The Channon Gorge, the proposed site of the Dunoon Dam. Photo supplied.
Rous County Council’s (RCC) new Demand Management Plan (RDMP) 2023–26 is extraordinary. Parts of it could have been written by WATER Northern Rivers; the lobby group that advocates for genuinely diverse water options and the permanent shelving of the proposed Dunoon Dam.
For example, the RDMP says: ‘A key driver of this RDMP is the economic benefit of deferring or downsizing new water supply works as much as possible.
‘By reducing total water demand, the cost of building new water supplies and transferring and treating water are reduced and any capital investment required to meet the needs of growing communities may be deferred’.
Much of the RDMP supports this approach. It includes detailed residential and non-residential programs, proposes innovative water education and behavioural changes, and examines leakage reduction, smart metering, pricing, monitoring and more.
Water tanks are part of the demand management system for future water demand management. Photo Nan Nicholson
Surprisingly though, the RMDP has a lapse regarding the idea of rainwater tanks.
The RDMP acknowledges that rainwater tanks are widely supported in the community as a component of the region’s water supply. But, RCC plans to gradually eliminate tank rebates on the grounds of cost-effectiveness.
Tank rebates might not be cost-effective in the short term for RCC. However, RCC’s role in provision of water security goes far beyond cost-effectiveness. It concerns changing the culture of water use over time towards active water-conserving attitudes, and a reduction of expectations that water resources are unlimited.
Tanks certainly change the culture of water usage, as any rural householder dependent on tank water can attest. A water tank demonstrates its limits and fits with the reality that our water resources are finite. The use of tanks reduces the drawdown on Rocky Creek Dam, even if some refills by watercarriers are required in extended dry periods.
Tanks can be topped up by intermittent rain showers in drought when the same amount falling on a dam’s dry catchment has no runoff and cannot be collected.
Tanks in this high rainfall region can easily catch all of a household’s requirements. The average house roof area is 278m² and the average annual rainfall in Lismore and Ballina is a little over 1,000mm. This totals 278,000 litres that could be collected from an average house in a year. It would refill 18 times the 15,000-litre tank that is estimated to be sufficient for a household of three people (based on three people using 165 litres/day for 30 days without rain).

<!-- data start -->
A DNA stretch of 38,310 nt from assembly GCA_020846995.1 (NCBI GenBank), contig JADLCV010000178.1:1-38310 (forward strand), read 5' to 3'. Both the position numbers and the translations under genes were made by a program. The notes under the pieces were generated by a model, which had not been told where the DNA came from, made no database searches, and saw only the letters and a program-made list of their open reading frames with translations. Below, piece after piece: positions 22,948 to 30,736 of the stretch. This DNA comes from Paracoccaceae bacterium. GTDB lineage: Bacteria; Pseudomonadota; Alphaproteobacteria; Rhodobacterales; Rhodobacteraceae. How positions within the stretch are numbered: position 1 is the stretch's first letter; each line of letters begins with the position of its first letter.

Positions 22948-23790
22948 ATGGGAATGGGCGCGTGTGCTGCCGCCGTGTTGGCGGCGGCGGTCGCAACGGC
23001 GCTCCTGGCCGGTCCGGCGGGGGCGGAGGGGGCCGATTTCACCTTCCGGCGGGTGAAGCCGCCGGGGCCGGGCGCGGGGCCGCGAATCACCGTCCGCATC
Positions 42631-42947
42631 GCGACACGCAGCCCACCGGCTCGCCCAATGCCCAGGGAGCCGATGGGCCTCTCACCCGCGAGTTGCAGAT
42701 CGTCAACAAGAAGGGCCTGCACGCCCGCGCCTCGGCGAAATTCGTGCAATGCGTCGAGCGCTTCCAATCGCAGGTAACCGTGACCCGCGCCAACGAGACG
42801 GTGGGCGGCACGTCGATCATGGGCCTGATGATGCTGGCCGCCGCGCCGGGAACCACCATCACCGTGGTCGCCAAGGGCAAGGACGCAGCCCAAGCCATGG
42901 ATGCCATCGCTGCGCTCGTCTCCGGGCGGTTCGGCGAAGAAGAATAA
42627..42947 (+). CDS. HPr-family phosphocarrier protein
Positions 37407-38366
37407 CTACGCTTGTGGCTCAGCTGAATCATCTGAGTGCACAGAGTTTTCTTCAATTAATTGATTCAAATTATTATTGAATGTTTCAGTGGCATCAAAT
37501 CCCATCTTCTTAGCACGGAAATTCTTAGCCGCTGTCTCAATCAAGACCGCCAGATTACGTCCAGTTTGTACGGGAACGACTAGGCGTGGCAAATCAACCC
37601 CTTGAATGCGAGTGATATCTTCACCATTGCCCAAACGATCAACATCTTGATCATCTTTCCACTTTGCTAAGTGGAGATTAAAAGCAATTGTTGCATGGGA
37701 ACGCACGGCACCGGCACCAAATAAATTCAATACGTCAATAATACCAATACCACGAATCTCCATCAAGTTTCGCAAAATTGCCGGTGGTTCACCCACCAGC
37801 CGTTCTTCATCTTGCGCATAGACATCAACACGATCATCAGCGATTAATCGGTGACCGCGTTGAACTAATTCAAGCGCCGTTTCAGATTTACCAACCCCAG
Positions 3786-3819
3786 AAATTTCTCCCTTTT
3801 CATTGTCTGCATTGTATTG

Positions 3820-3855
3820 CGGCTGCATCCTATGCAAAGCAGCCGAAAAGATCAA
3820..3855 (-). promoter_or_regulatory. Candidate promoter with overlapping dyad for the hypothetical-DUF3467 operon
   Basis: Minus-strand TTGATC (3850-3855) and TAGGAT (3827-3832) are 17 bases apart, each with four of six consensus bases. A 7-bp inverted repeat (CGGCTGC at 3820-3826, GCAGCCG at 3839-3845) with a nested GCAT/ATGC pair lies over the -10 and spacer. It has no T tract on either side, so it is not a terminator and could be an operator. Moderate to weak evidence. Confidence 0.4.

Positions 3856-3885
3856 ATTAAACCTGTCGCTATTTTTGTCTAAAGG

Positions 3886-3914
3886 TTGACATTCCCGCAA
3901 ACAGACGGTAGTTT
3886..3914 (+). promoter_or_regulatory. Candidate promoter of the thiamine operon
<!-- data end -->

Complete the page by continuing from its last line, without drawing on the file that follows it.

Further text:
If encouraged – or even mandated – for all new housing developments, tanks could delay or avoid completely the need for risky expenditure on socially divisive infrastructure like dams or groundwater.
Water tanks or water bladders can be installed under-house or under-deck. They can be a scalable part of each development as it occurs, paid for by the developer, and do not require a large speculative outlay from distant ratepayers who will not benefit.
Lismore’s population growth pre-flood was estimated to be stalled or negative (draft NSW Far North Coast Water Strategy, 2021). Post-flood, its growth is even more uncertain. The population growth in the RCC-supplied region is mostly on the coast, in Ballina and Byron. This is precisely where the water should be collected, following the basic water management principle of collecting water as close as possible to the point where it is used.
Onsite collection of water has to be cheaper in the long run than transport over long distances, or pumping from below ground. That is, if triple bottom line accounting is used, as it should be.
Tanks provide diversity and back-up in the event of failure of the main supply.
For instance, in the 2019–20 bushfires the water treatment plant at Rocky Creek Dam was in danger of being burnt down. This would have severely impacted RCCs ability to provide safe drinking water to the region.
Floodwater surges over the levee at Browns Creek Pumping Station, Lismore, 30 March 2022. Photo David Lowe.
In the 2022 floods, the dam water level came to within 600mm of the top of the wall. RCC staff were sufficiently alarmed at the prospect of wall failure to order all residents immediately below the dam to evacuate.
Also in the 2022 floods, RCC appealed for restrained use of water owing to the huge demand for washing down houses etc that threatened drinking water supply. More tanks, constantly filling from rain at the time, would have been a useful contribution.
Large mains failures or algal contamination are infrequent but not impossible threats to a water supply overly dependent on surface water storage.
Tanks encourage a culture of self-sufficiency in the same way that solar panels encourage self-sufficiency in power. They make householders more careful of the resource and proud to contribute to the community by reducing some of the demand.
Rous County Council shouldn’t underestimate the value of community engagement – it will be needed as climate change bites.
Has RCC quantified how much water has not been drawn from the reticulated system because of the tanks that are in use? Has it quantified how many existing and future houses could fit tanks beside or under the house? And how much water could that save? Tanks are no silver bullet, but they can have an important role to play.
The Rous Demand Management Program has much to admire, but it needs to be more ambitious in its scope, especially regarding individual responsibility for water supply.
Submissions to the Rous Regional Demand Management Plan 2023–26 are due on 12 September. See the plan here.